Thomas Boswell: The WBC Is Winning Converts

By Thomas Boswell
Wednesday, March 11, 2009

Who needs baseball in the Olympics? Let the IOC kick the sport out forever, if it wants to be grouchy. As long as we have the World Baseball Classic, we're happy.

Three years ago, the WBC hooked me against my will. The loaded U.S. team finished eighth. Big league stars gagged on the pressure no matter what country they played for. International baseball bully Cuba choked in the final. And I ended up wearing a "Japan" cap all summer. Now, even as I resist, it's happening again.

On Monday, I built my evening around watching the Kingdom of the Netherlands play baseball on TV. When the unknown Dutch lads took a 1-0 lead into the bottom of the eighth inning against stacked-with- superstars Puerto Rico, my wife came to see what all the yelling was about.

"This could be one of the biggest upsets I've ever seen," I said, explaining that a team of teenagers and unknowns for the Netherlands had beaten the all-star-filled Dominican Republic on Saturday and now might whip an even mightier Puerto Rican team, with Carlos Beltran and Carlos Delgado, even though they were playing in San Juan. Before I could explain the vast ramifications, I was halted.

"The Dutch baseball team?" my wife said slowly. "I think CNBC has finally gotten to you."

Puerto Rico eventually won, 3-1. But how tight were the winners? They left 21 men on base. Afterward, their players, with major league all-stars everywhere, looked like their baseball souls had been saved.

All that, however, was merely a warm-up for last night. In its rematch with the Dominican, the Netherlands completed as unexpected a pair of back-to-back upsets as baseball has ever produced with a come-from-behind 2-1 win in the 11th inning to reach the final eight in Miami.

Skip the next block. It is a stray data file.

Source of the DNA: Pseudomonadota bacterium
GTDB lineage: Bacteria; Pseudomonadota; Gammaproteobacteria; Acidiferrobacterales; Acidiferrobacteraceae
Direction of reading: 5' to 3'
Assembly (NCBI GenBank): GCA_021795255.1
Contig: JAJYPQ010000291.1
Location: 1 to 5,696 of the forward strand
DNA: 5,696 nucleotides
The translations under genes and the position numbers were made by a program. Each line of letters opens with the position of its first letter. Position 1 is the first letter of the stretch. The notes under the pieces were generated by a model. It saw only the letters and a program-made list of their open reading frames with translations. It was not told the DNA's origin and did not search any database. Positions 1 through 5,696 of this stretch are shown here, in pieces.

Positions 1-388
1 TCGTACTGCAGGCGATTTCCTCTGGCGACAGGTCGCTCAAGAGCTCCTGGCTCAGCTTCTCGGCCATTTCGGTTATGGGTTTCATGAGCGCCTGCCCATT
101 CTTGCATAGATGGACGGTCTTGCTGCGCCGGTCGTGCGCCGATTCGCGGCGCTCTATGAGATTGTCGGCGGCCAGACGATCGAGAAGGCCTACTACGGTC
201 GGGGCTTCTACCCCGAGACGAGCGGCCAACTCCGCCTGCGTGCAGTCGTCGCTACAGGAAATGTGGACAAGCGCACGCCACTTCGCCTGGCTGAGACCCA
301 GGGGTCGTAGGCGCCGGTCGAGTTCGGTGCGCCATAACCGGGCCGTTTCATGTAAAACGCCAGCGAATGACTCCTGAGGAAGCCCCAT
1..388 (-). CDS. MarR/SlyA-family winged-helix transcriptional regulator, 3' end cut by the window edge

In essence, a bunch of Class A players, aged obscure big league retreads, 19-year-olds and submarine pitchers somehow eliminated a Dominican team that was virtually an MLB all-star team, with a lineup that included José Reyes, Willy Tavares, Hanley Ramírez, David Ortiz, Miguel Tejada, José Guillén and Robinson Canó, as well as pitchers such as Pedro Martínez.

The only person in a Netherlands uniform most fans have ever heard of was the pitching coach: Bert Blyleven. Only three Dutch players have ever appeared in the majors: Randall Simon, Sidney Ponson and Eugene Kingsale. Yet the Dutch scored two runs in the bottom of the 11th on a double, a bloop single, a two-base throwing error on a pick-off throw to first and, finally, an error by first baseman Willy Aybar.

After this night, the WBC will never again draw the kind of bemused mockery that greeted Nationals Manager Manny Acta when he called the Dutch win Saturday over the Dominican "the biggest upset since the U.S. beat Russia in the '80 Olympics." After the Dutch repeat feat, Acta's amazement might be only moderately exaggerated.

The whole goofy WBC, with four first-round pools of games all over the globe, looks like an ungainly animal built by committee. A couple of teams still look like they can't beat anybody. Just like the Dutch, until they did. You can't claim, with a straight face, that the event is truly important or that such a fluky format proves a great deal. For American fans, it's totally outgunned by the NCAA basketball tournament. But it sure is a lot of fun.

The central feature of the WBC is that, more than in any other major sport, the "wrong" team can win one game on dumb luck, defense, unfamiliar pitchers, inspiration and a whole lot of late-inning choking. The Dutch showed how. In Saturday's victory, they scored three runs in the first inning without a hit to the outfield -- dribblers, walks, errors and wild pitches. They never scored again. The Dominican took a win for granted, suddenly woke up in mid-game, terrified, then ran the bases like they were headless.

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